Antrim and Newtownabbey council adopts new dual language street sign policy
Antrim and Newtownabbey Borough Council has adopted a draft dual language street sign policy which means Irish language signs will need the support of council and local residents to proceed.
A proposal put forward by Ulster Unionist Alderman Mark Cosgrove and seconded by DUP Councillor Matthew Magill was approved behind closed doors at a meeting of the local authority with Sinn Fein and SDLP councillors against.
It follows a public consultation carried out by the borough council earlier this year to which 1,225 responses were received.
At the meeting, Sinn Fein Cllr Michael Goodman’s proposal that the item be deferred was defeated.
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A further proposal was put by Alliance Cllr Neil Kelly to adopt the policy with an amendment regarding the number of people in a street required to sign a petition be reduced from one third to a quarter was also defeated.
It was then proposed by Ald Cosgrove, that the council adopts the Draft Dual Language Street Sign Policy subject to review after three years.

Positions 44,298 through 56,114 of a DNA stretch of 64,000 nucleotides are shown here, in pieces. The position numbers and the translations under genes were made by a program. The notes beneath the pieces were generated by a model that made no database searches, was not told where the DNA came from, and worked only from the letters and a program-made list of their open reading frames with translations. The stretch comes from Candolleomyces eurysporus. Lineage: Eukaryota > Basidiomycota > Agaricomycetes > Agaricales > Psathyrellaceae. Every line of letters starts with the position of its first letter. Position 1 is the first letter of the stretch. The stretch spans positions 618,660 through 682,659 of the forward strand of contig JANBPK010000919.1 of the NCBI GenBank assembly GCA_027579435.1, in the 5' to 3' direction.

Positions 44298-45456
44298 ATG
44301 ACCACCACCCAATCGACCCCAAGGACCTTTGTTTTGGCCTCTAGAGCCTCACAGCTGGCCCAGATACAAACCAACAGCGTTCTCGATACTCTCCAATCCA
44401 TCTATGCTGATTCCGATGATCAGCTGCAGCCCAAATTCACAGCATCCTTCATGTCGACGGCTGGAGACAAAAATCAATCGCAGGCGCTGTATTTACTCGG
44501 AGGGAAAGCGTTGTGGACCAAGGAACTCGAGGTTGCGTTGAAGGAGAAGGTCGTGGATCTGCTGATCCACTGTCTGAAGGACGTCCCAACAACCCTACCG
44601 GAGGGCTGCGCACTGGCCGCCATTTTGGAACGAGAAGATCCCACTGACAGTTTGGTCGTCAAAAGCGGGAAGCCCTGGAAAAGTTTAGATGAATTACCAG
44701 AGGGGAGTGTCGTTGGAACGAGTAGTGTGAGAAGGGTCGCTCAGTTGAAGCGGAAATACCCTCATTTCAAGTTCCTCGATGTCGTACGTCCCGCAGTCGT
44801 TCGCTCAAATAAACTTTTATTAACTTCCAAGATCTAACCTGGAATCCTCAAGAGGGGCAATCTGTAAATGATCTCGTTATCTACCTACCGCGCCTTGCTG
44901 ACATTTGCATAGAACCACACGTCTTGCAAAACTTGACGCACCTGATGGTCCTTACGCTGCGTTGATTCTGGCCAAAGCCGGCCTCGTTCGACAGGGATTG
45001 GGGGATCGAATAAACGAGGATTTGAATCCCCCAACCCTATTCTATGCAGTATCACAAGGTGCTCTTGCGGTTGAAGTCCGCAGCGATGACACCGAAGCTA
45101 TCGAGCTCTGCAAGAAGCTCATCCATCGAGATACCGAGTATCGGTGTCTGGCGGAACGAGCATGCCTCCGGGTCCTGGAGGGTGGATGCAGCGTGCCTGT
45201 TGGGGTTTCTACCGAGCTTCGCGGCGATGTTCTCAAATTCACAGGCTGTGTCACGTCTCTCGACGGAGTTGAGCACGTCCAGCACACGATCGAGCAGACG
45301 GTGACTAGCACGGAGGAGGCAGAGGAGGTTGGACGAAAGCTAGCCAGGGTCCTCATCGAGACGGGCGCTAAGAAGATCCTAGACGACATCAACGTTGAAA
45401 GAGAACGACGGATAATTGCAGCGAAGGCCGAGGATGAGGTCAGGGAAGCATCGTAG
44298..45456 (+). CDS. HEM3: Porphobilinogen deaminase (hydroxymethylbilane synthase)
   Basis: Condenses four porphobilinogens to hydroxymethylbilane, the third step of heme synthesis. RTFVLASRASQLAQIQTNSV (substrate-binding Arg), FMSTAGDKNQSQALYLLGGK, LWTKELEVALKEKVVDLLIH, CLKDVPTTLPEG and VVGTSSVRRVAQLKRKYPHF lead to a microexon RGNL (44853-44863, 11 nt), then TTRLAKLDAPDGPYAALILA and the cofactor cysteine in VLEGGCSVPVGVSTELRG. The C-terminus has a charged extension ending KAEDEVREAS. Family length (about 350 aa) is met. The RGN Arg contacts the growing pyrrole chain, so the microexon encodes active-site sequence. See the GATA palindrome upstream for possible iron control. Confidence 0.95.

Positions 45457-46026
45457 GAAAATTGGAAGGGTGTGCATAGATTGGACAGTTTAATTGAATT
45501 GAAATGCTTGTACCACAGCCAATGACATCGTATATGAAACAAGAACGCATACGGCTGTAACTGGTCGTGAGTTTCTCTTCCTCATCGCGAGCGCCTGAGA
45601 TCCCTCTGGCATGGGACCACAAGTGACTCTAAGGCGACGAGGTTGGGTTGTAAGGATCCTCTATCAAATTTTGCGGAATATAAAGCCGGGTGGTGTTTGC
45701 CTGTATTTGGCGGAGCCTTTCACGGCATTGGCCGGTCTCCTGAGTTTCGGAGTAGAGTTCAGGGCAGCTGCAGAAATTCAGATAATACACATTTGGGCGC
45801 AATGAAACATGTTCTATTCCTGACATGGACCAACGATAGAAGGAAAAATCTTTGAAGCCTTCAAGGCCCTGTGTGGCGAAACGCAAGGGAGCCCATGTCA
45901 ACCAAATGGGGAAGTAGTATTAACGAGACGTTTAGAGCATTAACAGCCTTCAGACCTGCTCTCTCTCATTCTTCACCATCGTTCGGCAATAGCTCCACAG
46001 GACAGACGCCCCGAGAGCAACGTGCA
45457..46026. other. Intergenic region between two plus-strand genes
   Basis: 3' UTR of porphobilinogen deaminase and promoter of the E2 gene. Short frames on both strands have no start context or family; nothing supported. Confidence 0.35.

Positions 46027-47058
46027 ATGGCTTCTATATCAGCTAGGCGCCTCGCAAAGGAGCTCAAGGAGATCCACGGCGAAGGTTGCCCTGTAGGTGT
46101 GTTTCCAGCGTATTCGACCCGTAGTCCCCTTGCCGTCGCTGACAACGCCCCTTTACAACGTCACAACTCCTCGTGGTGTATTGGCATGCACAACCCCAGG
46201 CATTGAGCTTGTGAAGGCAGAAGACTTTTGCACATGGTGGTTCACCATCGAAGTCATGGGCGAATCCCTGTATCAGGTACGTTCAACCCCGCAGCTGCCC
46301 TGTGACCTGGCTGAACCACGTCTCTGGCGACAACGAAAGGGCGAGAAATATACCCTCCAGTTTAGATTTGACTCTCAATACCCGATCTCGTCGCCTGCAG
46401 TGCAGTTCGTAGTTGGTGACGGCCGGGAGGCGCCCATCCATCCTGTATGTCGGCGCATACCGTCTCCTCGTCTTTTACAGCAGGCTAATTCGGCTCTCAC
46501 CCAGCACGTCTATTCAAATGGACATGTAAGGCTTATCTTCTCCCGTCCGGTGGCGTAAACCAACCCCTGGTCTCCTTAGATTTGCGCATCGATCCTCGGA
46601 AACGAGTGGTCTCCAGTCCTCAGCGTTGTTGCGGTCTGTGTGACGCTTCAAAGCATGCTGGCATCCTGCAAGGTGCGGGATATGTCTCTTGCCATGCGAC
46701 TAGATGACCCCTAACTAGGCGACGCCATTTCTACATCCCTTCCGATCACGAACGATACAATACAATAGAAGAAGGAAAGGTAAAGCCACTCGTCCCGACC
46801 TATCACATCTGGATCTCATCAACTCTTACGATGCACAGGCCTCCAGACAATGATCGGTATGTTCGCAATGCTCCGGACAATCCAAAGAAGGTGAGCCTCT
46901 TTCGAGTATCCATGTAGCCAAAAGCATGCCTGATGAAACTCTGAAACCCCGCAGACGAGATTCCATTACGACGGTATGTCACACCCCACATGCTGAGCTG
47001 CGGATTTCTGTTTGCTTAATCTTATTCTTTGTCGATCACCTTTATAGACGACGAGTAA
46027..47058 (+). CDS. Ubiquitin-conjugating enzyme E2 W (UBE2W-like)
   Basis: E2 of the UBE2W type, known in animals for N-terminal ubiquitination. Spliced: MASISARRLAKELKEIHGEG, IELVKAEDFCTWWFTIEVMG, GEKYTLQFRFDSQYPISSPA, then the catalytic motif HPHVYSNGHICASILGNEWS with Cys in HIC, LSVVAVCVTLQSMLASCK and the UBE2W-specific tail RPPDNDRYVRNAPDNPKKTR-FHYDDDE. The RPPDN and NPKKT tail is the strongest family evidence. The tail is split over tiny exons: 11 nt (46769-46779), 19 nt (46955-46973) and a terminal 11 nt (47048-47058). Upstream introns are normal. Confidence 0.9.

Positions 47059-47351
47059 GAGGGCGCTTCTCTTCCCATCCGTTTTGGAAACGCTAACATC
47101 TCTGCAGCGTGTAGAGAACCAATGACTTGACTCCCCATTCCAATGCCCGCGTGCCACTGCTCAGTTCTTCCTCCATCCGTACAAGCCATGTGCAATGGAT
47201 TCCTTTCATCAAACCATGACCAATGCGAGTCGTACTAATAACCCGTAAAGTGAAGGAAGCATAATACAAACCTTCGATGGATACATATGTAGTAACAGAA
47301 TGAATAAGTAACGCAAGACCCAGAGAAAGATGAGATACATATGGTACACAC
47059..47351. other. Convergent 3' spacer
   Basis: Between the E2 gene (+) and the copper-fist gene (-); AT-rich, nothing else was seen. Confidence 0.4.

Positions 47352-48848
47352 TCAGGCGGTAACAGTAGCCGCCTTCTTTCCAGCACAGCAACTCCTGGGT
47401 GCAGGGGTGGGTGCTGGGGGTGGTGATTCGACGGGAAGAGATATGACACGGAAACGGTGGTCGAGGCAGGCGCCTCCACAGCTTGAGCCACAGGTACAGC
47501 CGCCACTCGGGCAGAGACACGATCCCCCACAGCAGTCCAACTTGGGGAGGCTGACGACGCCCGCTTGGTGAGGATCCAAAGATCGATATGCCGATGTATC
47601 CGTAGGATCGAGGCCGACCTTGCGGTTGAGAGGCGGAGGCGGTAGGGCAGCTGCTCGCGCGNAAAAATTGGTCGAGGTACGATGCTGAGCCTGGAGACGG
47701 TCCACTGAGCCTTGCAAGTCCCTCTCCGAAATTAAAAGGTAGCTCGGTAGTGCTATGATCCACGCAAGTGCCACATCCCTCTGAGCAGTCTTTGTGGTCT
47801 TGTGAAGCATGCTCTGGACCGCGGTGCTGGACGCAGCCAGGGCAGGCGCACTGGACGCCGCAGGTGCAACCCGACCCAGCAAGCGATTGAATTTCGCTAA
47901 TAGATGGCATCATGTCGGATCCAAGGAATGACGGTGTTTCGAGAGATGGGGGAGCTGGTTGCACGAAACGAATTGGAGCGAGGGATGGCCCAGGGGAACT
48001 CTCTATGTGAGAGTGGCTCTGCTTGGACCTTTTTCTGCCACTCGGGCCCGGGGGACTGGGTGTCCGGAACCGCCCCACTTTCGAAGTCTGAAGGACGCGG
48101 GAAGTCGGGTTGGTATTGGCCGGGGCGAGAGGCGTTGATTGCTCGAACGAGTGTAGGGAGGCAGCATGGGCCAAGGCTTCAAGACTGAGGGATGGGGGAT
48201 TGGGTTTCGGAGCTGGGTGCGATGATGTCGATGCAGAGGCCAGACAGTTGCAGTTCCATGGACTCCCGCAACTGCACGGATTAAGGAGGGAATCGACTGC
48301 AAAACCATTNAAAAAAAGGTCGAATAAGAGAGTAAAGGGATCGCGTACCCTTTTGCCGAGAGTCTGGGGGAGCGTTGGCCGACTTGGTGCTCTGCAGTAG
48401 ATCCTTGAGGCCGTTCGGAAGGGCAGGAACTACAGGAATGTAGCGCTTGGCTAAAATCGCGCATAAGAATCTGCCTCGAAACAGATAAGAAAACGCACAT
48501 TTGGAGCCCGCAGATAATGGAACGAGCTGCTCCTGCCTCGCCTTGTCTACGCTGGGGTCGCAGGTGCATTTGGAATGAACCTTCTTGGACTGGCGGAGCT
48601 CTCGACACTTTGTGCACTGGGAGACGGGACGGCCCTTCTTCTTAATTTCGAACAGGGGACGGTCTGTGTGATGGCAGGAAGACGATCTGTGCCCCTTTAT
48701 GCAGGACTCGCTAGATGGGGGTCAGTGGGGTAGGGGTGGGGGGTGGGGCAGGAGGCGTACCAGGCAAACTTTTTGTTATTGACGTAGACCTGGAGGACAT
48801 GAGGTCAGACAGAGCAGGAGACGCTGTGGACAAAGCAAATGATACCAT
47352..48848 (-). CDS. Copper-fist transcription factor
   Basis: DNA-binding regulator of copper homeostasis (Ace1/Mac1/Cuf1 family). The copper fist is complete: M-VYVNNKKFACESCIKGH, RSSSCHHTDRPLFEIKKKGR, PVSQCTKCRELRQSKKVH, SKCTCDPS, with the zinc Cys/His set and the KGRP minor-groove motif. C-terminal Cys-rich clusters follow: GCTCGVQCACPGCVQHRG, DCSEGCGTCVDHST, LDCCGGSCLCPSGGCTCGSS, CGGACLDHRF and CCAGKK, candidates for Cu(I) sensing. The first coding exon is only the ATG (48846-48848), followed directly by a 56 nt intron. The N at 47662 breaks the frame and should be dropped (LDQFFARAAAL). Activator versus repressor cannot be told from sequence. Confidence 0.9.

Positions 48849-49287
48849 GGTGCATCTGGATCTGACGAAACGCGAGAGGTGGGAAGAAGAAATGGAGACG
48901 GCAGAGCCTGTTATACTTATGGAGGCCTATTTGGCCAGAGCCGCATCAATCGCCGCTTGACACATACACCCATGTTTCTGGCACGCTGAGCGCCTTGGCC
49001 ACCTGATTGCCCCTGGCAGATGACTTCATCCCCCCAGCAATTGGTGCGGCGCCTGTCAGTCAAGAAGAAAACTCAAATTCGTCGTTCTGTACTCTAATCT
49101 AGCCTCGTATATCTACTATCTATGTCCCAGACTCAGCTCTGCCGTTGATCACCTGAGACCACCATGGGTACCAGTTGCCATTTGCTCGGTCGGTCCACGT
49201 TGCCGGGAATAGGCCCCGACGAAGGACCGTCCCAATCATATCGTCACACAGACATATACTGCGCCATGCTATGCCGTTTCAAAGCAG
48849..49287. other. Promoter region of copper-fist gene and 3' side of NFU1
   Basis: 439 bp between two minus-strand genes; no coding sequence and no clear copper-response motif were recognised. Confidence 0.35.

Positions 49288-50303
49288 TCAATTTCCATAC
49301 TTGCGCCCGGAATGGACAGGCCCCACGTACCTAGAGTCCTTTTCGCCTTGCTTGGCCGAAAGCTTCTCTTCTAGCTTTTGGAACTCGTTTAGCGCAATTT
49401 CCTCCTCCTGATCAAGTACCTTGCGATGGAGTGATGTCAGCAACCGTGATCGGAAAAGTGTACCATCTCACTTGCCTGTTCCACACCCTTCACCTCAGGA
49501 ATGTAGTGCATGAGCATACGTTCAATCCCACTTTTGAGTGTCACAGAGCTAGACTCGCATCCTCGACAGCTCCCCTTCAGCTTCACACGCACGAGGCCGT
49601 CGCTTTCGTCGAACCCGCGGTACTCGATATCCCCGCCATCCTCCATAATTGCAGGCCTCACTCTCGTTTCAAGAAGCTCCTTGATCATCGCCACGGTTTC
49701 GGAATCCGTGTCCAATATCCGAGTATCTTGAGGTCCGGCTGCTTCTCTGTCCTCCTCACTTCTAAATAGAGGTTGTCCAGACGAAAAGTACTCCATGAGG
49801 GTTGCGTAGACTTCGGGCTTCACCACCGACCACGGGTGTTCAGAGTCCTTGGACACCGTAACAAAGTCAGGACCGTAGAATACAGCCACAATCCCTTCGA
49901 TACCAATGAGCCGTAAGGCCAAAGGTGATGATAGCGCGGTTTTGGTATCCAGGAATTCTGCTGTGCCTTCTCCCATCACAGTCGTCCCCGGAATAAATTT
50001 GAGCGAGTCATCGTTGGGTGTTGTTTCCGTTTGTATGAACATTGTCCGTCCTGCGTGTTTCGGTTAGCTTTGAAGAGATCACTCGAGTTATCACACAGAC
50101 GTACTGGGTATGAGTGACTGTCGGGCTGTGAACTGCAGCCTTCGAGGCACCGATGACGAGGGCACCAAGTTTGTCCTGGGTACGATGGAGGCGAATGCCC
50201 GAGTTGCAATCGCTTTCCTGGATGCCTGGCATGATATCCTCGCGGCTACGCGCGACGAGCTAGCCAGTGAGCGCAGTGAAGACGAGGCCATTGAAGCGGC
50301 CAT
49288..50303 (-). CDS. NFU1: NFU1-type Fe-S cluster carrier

It means an application will have to be supported by a petition representing at least one third of residents and must have the backing of the local authority to proceed to canvassing street residents by post.
If two thirds or more indicate they are in favour, the application will be brought before the council for decision.
The issue first arose in February 2018 when the council received a request from Abbeyville Residents’ Association for five Irish language street signs which was turned down.
However, in September 2018, the council was forced to do a u-turn after being challenged in the High Court by a resident who sought a judicial review.
The council insisted that its policy was “not a ban in any way on the Irish language” and a new, “more detailed policy would be drafted for the council to consider”.
Commmenting on Antrim and Newtownabbey’s Draft Dual Language Street Sign Policy, Dr Padraig O’Tiarnagh, of Conradh na Gaelige, said: “This new policy is at odds with other local councils that have developed and implemented policies based on best practice and international guidance.
“We hope that with the incoming Irish language legislation through Westminster that the Irish Language Commissioner will be able to provide further guidance regarding best practice.”